2+2=5? Bill Gates funnels $1 MILLION to push 'math is racist' narrative
With $1 million of support from the Gates Foundation, universities and local governments are bringing “anti-racism” to mathematics.
The group says that a “focus on getting the ‘right’ answer” and state standards directing classroom instruction represent “white supremacy culture.”
The group suggests implementing “ethnomathematics” as an antidote.
With a $1 million check from the Gates Foundation, leading universities and local governments are building an effort to bring “anti-racism” efforts to mathematics.
A Pathway to Equitable Instruction exists to address “barriers to math equity” by offering “guidance and resources for educators to use now as they plan their curriculum, while also offering opportunities for ongoing self-reflection as they seek to develop an anti-racist math practice.”
Among the group’s content developers are Ruth Basket, Mirna Maranda-Welsh, and Malane Morales-Van Hecke from the Los Angeles County Office of Education’s Multilingual Academic Support Unit; David Chun, the Director of K-12 Mathematics at the Sacramento County Office of Education; and Mindy Shacklett, a Coordinator of Mathematics at the San Diego County Office of Education. Multiple professors from the University of California system and Loyola Marymount University also worked on the project.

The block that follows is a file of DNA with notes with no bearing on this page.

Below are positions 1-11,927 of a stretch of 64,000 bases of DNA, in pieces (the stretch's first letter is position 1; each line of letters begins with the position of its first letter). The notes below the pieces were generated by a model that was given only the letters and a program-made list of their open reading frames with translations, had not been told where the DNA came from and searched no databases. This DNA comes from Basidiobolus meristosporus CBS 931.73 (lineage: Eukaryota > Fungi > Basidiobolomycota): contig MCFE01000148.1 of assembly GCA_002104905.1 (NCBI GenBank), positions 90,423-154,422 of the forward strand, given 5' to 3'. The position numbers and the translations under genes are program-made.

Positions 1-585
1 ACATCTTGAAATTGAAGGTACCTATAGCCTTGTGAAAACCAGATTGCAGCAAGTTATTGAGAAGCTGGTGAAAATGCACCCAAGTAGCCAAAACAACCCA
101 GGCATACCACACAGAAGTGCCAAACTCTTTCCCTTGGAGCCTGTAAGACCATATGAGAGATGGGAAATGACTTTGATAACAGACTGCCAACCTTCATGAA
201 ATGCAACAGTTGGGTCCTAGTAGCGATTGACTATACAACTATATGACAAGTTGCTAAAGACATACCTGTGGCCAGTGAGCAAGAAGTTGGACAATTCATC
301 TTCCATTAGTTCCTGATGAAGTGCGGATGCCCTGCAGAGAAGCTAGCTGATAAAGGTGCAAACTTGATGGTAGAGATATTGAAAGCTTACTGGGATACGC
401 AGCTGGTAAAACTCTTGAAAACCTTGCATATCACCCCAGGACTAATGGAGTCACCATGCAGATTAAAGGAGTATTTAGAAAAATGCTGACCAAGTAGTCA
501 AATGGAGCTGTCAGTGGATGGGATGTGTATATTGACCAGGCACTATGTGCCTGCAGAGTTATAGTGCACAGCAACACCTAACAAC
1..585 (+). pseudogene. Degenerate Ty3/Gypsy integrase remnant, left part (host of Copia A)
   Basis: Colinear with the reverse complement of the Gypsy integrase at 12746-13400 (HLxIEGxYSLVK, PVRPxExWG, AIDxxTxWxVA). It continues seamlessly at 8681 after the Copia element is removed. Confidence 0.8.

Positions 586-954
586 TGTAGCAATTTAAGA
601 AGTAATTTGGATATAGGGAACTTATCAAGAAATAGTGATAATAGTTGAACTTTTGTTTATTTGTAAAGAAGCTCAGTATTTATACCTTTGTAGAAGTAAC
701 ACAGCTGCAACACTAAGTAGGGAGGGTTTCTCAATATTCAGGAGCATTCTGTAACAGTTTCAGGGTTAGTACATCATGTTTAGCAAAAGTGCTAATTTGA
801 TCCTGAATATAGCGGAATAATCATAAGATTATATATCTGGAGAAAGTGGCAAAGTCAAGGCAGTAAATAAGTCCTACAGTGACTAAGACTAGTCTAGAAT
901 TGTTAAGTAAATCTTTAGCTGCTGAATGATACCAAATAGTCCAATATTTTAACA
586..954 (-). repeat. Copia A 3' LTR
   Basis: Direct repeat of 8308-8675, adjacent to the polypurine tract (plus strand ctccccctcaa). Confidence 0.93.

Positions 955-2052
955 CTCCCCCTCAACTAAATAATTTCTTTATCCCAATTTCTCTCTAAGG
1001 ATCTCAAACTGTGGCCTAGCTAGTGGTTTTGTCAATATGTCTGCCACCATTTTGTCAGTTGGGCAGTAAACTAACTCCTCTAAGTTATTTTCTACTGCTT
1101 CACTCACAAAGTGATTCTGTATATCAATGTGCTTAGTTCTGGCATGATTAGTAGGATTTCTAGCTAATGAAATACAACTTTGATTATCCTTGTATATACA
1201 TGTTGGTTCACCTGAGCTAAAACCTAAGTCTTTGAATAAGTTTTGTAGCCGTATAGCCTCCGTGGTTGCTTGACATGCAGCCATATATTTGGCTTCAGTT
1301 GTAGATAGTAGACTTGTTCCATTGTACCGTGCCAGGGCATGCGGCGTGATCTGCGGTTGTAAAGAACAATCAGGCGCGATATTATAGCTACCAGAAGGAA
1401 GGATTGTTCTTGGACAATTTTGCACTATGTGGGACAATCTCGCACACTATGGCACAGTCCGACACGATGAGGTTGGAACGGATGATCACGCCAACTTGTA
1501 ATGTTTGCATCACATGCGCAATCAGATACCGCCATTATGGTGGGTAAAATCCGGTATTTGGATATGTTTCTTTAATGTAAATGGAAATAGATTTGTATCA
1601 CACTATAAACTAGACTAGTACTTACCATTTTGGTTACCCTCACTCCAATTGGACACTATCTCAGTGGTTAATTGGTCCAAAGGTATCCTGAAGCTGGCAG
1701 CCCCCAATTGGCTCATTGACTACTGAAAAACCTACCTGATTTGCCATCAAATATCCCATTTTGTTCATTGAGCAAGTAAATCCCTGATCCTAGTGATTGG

In its acknowledgments section — which lists the aforementioned universities and governments as “dedicated partners” — the project thanks the Bill and Melinda Gates Foundation for its “generous financial support.”
Gates Foundation senior communications officer Josie Duckett McSpadden confirmed to Campus Reform that the nonprofit gave $1,000,000 to the group.
One of the group’s guides — entitled “Dismantling Racism in Mathematics Instruction” — lists the “focus on getting the ‘right’ answer,” the emphasis on “real-world math,” state standards directing classroom instruction, and the sequential teaching of skills as “white supremacy culture.”
Accordingly, the guide endeavors to debunk several alleged signs of white supremacy in mathematics. For instance, the notion that “‘good’ math teaching is considered an antidote for mathematical inequity” among minority students is decried on the grounds that “either/or thinking” “allows the defensiveness of Western mathematics to prevail.”
In addressing the belief that state standards ought to direct classroom instruction, the guide suggests that teachers “unpack how the standards uphold white supremacy culture.”
As an antidote to white supremacy culture, the guide suggests centering the classroom upon “ethnomathematics.”
Students may, for example, “recognize the ways that communities of color engage in mathematics and problem solving in their everyday lives” or “challenge the ways that math is used to uphold capitalist, imperialist, and racist views.”
Teachers are likewise encouraged to “intentionally include mathematicians of color” in their instruction and “acknowledge the mathematical knowledge of students of color, even if it shows up unconventionally.”
Another guide — “Sustaining Equitable Practice” — asserts that “the relationship between instructional coach and teacher can be complicated and nuanced given the intersectionality of both participants’ identities.”
Follow the author of this article on Twitter: @BenZeisloft